People stand behind burned-out cars after a suicide bombing in Maiduguri, northeastern Nigeria, Feb. 17, 2017 (AP photo by Hamza Suleiman).

Editor’s Note: Every Friday, WPR Associate Editor Robbie Corey-Boulet curates the top news and analysis from and about the African continent. Last week, AFP reported on Nigeria’s search for oil in the country’s northeast, the home base of the Boko Haram insurgency. The Nigerian National Petroleum Corporation described the effort, which is being aided by Chinese technical expertise, as a priority for the country. But analysts warned of the security implications, noting that any discoveries could create potential new targets for an insurgency that is still very much active. Those warnings are looking prescient today. Bloomberg reported Thursday that Boko […]

Djibouti President Ismail Omar Guelleh arrives to attend the U.S.-Africa Leaders Summit, Maryland, Aug. 3, 2014 (AP photo by Cliff Owen).

Just weeks after sending troops to its first overseas military base in the tiny East African nation of Djibouti, China has come forward with a curious offer: to dive headlong into a dispute that illustrates the complex rivalries of the Horn of Africa region. In an interview with the Associated Press published July 21, Kuang Weilin, China’s ambassador to the African Union (AU), said China would consider sending peacekeeping troops to a border area contested by Djibouti and Eritrea. The dispute over the area, known as Ras Doumeira, dates back to the late 19th century, when Eritrea was colonized by […]

Rwandan President Paul Kagame addresses supporters at an election campaign rally in the Nyabugogo area of Kigali, July 19, 2017 (AP photo by Eric Murinzi).

In May 2016, five months after voters approved changes to Rwanda’s constitution that would allow him to spend up to 17 more years in office, President Paul Kagame sat down for a telling conversation with two of his most high-profile foreign admirers: former British Prime Minister Tony Blair and American philanthropist Howard Buffett. The venue, the 2016 World Economic Forum for Africa, held in Rwanda’s tidy capital, Kigali, was the sort of spectacle that the 59-year-old Kagame, who is almost certain to win re-election next week, relishes. Over three days of discussions and panels, African and global business elites frequently […]

Unemployed Tunisians protest amid unrest that led to a nationwide curfew, Tunis, Jan. 22, 2016 (AP photo by Riadh Dridi).

Tunisia is a paradox. It is the Arab Spring’s one fragile success story, still committed to a democratic path. It is also the largest recruiting ground for Islamist terrorist groups, revealing deep fault lines in the country’s efforts to provide its citizens with more political and economic opportunity. The Trump administration is currently sending mixed signals in terms of its approach to the country, highlighting the key role Congress can play in ensuring a balanced and productive policy. Tunisia—small, relatively homogeneous and endowed with strong human development indicators rather than natural resources—is the last Arab Spring country standing. It has […]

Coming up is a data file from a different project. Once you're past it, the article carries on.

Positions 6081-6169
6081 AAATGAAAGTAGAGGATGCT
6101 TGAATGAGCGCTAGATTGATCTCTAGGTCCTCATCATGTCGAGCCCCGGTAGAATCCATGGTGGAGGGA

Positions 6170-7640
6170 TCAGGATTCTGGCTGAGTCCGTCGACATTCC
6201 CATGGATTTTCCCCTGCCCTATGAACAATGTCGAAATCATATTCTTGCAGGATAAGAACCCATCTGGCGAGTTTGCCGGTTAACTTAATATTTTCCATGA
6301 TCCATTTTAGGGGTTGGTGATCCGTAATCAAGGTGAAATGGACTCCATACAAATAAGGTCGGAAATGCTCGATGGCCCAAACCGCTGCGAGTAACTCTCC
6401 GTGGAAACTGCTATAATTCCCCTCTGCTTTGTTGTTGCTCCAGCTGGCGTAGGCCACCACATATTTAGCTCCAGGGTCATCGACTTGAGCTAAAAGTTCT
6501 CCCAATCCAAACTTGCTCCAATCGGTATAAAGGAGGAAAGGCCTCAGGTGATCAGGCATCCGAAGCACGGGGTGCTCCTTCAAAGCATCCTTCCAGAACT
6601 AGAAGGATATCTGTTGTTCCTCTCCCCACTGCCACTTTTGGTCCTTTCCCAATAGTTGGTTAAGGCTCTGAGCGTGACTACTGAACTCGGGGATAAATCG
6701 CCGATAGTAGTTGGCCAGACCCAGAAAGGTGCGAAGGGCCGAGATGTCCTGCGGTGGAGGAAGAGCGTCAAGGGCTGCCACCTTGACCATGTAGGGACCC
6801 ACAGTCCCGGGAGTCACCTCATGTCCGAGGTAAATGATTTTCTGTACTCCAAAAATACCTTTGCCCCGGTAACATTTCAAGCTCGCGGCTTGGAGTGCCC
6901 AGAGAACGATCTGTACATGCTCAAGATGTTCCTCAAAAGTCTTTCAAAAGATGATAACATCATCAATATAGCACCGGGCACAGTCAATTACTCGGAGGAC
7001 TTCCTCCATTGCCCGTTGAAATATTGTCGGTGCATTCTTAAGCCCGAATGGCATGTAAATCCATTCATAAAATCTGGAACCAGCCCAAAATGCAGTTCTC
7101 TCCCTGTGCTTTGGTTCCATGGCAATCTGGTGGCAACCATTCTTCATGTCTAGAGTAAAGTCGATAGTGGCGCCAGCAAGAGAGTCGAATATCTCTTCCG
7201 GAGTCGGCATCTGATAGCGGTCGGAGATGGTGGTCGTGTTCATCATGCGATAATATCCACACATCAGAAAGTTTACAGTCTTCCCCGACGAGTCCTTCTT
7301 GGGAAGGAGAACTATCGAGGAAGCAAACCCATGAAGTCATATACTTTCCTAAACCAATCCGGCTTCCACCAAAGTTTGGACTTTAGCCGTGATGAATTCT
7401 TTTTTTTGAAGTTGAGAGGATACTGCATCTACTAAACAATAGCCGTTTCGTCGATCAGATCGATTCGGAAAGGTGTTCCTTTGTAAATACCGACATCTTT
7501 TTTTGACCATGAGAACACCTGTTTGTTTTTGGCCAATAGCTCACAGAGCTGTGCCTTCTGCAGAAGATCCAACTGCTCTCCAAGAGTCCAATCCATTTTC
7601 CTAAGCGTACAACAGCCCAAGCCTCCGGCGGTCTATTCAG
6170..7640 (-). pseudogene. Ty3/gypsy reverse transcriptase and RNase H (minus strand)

A medical worker sprays people being discharged from the Island Clinic Ebola treatment center, Monrovia, Liberia, Sept. 30, 2014 (AP photo by Jerome Delay).

On July 2, the World Health Organization announced the end of the latest Ebola outbreak, which took place in the Democratic Republic of Congo’s northern province of Bas-Uele. All told, four people died during the two-month outbreak, while four people survived infection with the virus. “With the end of this epidemic, DRC has once again proved to the world that we can control the very deadly Ebola virus if we respond early in a coordinated and efficient way,” said the WHO’s director-general, Dr. Tedros Adhanom Ghebreyesus. While Congo has extensive experience with Ebola, and the latest outbreak took place in […]

Ivorian troops during an election rally for President Alassane Ouattara, Abidjan, Cote d’Ivoire, Oct. 23, 2015 (AP photo by Schalk van Zuydam).

Editor’s Note: Every Friday, WPR Associate Editor Robbie Corey-Boulet curates the top news and analysis from and about the African continent. More than six months after a series of military mutinies kicked off in the city of Bouake, Cote d’Ivoire still can’t shake the intermittent unrest that has provided a dark counternarrative to what was once widely viewed as a sterling post-conflict success story. Last weekend, three soldiers were killed when shooting erupted at a military camp in the northern city of Korhogo; gunfire was also reported in the Abidjan neighborhood of Abobo. This was followed by further violence on […]

Republic of Congo President Denis Sassou Nguesso stands with his wife, Antoinette, as they cast their ballots, Brazzaville, Republic of Congo, March 20, 2016 (AP photo by John Bompengo).

The legislative and local elections currently taking place in the Republic of Congo are intended to complete the process of installing a new government following a deeply divisive constitutional reform process in 2015. But government critics believe the first round of voting that took place Sunday was significant for another reason: It highlighted, they say, authorities’ struggle to confront an array of social and security challenges as President Denis Sassou Nguesso’s political legitimacy weakens. With the exception of a five-year span from 1992 to 1997, Sassou Nguesso has served as president of the central African nation since 1979. Facing term […]

Congolese President Joseph Kabila during an independence day celebration, Kindu, Democratic Republic of Congo, June 30, 2016 (AP photo by John Bompengo).